“I used to take Zyrtec in high school and remember feeling tired and drowsy,” said Lopp, from Jefferson, North Carolina. “After getting my PGx report back, I learned that I have increased adverse effects from Zyrtec, so now I take Allegra.”
Because all humans have slightly different genes, made up of DNA, people metabolize pharmaceutical drugs differently.
“The use of PGx, or Precision Medicine, is bringing a new foundation of knowledge and prediction to the practice of pharmacy,” said Dr. David Hurley, who along with Dr. Sam Harirforoosh obtained a grant in 2018 to fund the complete PGx analysis of all first-year students at Gatton who chose to have the test done.
“Thanks to vast research work done in this area, it is now possible to predict how a drug will be processed in a patient once their DNA has been analyzed,” Hurley said. “This means that soon it will be routine to know in advance what types of medicines are best for each patient in the pharmacy.
“The ultimate outcome will be the first class of pharmacists at Gatton who have knowledge and experience so that they can lead the use of PGx with their future patients.”
Last fall, the students took their own cheek swab samples and sent them off to be processed and the DNA sequenced in collaboration with Dr. Tim Wiltshire at the UNC Eshelman School of Pharmacy. Hurley then helped them understand the reports.
“It’s for sure the future of pharmacy,” Lopp said. “It’s what all patients dream of as far as avoiding side effects and seeing better outcomes. They’ll be more satisfied with their health and the health care system.”
Jacquelyn Crawford, from Church Hill, said her results were “enlightening.”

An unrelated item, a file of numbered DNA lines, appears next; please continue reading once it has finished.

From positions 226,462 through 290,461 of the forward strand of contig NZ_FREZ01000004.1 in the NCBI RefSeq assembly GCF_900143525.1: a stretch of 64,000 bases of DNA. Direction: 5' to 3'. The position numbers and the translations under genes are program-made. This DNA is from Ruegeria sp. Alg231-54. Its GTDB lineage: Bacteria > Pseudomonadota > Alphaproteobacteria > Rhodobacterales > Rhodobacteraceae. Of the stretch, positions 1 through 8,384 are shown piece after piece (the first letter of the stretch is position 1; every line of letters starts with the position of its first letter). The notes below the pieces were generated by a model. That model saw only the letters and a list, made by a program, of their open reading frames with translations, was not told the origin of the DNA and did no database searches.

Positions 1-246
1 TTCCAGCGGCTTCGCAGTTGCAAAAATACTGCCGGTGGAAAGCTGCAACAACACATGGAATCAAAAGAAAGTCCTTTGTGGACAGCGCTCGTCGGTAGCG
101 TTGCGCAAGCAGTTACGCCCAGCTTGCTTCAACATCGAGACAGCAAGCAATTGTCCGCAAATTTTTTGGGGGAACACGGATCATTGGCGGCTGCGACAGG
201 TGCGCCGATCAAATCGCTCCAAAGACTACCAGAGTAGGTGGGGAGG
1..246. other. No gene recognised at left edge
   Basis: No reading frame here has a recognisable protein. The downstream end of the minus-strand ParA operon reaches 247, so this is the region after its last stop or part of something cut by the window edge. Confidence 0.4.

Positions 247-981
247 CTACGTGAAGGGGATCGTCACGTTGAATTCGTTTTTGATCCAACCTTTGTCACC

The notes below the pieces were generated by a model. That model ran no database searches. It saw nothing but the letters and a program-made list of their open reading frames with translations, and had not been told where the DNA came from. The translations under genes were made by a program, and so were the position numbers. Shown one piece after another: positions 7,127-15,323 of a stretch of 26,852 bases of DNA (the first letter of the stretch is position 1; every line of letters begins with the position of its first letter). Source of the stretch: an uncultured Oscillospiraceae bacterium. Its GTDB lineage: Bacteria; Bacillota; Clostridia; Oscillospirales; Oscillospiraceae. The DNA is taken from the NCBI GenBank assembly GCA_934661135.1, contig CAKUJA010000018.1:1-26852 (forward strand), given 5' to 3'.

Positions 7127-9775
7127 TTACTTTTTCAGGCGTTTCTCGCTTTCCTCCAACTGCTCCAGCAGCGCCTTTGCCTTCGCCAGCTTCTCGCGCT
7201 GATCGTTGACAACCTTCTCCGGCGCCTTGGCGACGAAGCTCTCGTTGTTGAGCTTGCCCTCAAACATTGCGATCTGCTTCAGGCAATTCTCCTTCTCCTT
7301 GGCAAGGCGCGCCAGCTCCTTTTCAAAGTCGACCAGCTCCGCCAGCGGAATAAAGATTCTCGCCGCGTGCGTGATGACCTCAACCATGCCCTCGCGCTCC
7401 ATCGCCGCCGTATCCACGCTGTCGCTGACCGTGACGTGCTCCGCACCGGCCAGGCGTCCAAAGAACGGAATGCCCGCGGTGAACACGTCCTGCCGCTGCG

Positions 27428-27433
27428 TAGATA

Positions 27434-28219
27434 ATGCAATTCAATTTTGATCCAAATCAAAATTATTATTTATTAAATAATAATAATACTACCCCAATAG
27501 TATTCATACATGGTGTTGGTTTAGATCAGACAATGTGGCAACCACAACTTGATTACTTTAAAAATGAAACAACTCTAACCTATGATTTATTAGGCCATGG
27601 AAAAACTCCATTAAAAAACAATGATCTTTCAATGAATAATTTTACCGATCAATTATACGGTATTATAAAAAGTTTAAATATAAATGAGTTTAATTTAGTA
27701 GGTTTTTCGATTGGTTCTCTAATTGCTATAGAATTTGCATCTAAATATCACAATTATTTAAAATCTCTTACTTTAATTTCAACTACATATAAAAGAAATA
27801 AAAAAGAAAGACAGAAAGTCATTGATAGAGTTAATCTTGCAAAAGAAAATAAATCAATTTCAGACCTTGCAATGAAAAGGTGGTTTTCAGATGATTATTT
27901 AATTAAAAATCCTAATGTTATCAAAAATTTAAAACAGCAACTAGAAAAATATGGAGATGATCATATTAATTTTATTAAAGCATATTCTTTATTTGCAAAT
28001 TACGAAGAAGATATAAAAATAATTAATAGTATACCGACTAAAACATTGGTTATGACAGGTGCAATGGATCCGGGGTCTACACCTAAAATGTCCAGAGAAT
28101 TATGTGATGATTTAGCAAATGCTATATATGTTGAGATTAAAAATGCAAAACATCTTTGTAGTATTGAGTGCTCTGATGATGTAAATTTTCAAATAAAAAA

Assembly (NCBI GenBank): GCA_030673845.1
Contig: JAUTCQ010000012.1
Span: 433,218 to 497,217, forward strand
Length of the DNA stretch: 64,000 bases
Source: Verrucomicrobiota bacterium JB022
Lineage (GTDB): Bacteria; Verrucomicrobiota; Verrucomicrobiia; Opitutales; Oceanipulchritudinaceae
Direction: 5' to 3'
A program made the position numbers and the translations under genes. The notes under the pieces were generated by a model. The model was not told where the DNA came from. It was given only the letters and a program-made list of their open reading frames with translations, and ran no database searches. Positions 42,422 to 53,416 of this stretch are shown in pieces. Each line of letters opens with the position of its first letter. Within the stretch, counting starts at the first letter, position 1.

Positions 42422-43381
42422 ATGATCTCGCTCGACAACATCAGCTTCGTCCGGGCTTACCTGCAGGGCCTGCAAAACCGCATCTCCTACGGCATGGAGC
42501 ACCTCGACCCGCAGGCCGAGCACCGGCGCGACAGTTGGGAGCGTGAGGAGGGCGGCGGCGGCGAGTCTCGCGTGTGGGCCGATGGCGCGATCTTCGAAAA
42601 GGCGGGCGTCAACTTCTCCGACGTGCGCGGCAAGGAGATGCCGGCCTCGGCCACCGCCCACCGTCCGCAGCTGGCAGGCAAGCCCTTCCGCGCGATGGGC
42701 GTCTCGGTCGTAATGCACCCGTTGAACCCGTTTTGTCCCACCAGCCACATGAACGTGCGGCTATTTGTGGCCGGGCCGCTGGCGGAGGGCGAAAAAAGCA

“It turns out there are many medications that I have an increased chance of adverse outcomes to them, as well as the inability to metabolize some,” she said. “This means that for some medications that are regularly prescribed I may need a smaller dose, they may not work entirely or I could even have a negative response to something that is meant to improve my health.”
Benjamin Kennard, from Corryton, was similarly impressed with his results.
“I expected a report back with a couple of genes and drugs that were red flags based on my genome,” he said. “I did not expect the wealth of knowledge I now possess about my body. It will be information I can use for the rest of my life.
“In addition, now that we learned how to read and interpret these reports, one day we’ll be able to work with medical providers and personal medicine departments for all the patients who utilize pharmacogenomics.”
In fact, Gatton students will now be able to put that knowledge to work at a new month-long PGx rotation in the Personalized Medicine Program at Mission Health in Asheville, North Carolina, which facilitates genomic test ordering and helps with the interpretation and application of results.
Students in those rotations will participate in personalized medicine clinic visits, provide consultations for clinicians about pharmacogenetics testing, as well as attend tumor boards and propose recommendations for molecular testing, as needed.
Third-year pharmacy students Jack Novansy and Del Dorjsuren will be the first to attend the rotations in the next academic year.
The results were confidentially communicated to each student. Also, the students were surveyed before and after the PGx analysis to understand their initial concepts of the field, the real knowledge they have learned and how to better train succeeding classes more effectively.